GeForce 8500 GT is the simplest video card in the new GeForce 8 family from NVIDIA, meaning this is the cheapest video card based on DirectX 10 available today. We reviewed this model manufactured by MSI, also called NX8500GT-TD256E, and we will compare it with other mid-range products from both NVIDIA and AMD/ATI. Check it out.
The main difference between GeForce 8 and GeForce 7 families is the adoption of DirectX 10 on GeForce 8 family. What this means is that they will support the next generation of games to be released starting this year. It also means that instead of using separated shader units for each kind of shader processing (pixel, vertex, physics and geometry) video cards from this family use a unified shader architecture, where the shader engines can process any one of these tasks. On our NVIDIA GeForce 8 Series Architecture article you can find a more in-depth explanation about this.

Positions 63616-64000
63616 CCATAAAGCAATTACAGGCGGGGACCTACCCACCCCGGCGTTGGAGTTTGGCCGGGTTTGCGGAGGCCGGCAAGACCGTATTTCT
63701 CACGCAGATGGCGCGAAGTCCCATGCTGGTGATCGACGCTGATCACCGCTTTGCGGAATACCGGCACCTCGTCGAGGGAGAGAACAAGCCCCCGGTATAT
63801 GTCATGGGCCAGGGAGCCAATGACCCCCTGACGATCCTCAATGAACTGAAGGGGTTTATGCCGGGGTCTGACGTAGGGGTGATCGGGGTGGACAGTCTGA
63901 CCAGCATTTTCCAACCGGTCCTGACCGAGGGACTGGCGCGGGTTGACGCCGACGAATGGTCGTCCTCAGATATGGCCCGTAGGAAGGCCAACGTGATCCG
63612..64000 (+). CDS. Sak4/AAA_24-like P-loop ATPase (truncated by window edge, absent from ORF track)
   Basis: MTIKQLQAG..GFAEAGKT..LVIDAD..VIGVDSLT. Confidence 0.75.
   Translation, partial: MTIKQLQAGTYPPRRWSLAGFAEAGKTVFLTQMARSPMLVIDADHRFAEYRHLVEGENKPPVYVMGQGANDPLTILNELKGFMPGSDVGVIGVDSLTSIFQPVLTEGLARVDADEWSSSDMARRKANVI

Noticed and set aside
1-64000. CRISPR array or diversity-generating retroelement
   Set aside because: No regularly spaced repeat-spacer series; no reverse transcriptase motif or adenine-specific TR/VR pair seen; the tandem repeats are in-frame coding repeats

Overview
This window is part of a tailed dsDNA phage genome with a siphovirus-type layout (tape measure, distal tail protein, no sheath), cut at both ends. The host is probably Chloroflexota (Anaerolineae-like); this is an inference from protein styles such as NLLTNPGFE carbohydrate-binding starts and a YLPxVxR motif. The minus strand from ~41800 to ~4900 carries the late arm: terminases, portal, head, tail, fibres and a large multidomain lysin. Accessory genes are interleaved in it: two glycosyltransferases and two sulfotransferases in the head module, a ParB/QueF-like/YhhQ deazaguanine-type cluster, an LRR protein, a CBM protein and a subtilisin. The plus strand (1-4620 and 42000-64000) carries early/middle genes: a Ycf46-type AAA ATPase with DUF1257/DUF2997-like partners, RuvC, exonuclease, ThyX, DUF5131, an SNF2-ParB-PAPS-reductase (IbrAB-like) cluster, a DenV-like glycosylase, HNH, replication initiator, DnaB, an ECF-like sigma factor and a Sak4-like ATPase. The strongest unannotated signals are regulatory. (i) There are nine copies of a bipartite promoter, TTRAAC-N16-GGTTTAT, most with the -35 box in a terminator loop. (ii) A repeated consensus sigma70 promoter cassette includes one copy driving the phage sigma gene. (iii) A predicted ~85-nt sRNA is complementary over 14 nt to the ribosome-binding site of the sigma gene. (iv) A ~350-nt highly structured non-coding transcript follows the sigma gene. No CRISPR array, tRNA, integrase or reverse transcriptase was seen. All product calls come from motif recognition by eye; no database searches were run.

So far AMD has announced their ATI Radeon HD 2000 family – which also supports DirectX 10 and uses unified shader architecture –, however mid-range products will be only available in late June, i.e., one month from now. This leaves mid-range cards from GeForce 8 family like GeForce 8500 GT without real direct competitors.
We can find this model from MSI costing around USD 100, so at this price range we have ATI Radeon X1300 XT competing with GeForce 8500 GT.
GeForce 8500 GT runs at 450 MHz and accesses its 256 MB DDR2 memory at 800 MHz (400 MHz transferring two data per clock cycle) through a 128-bit interface, so it can access its memory at a maximum transfer rate of 12.8 GB/s.
It has only 16 shader processors running at 900 MHz (GeForce 8600 GT and GTS has 32 shader processors).
For a full comparison between GeForce 8500 GT and other chips from NVIDIA, please read our tutorial NVIDIA Chips Comparison Table. On ATI Chips Comparison Table you can compare them to competitors from ATI/AMD.
On Figures 2 and 3 you can see the reviewed card from MSI.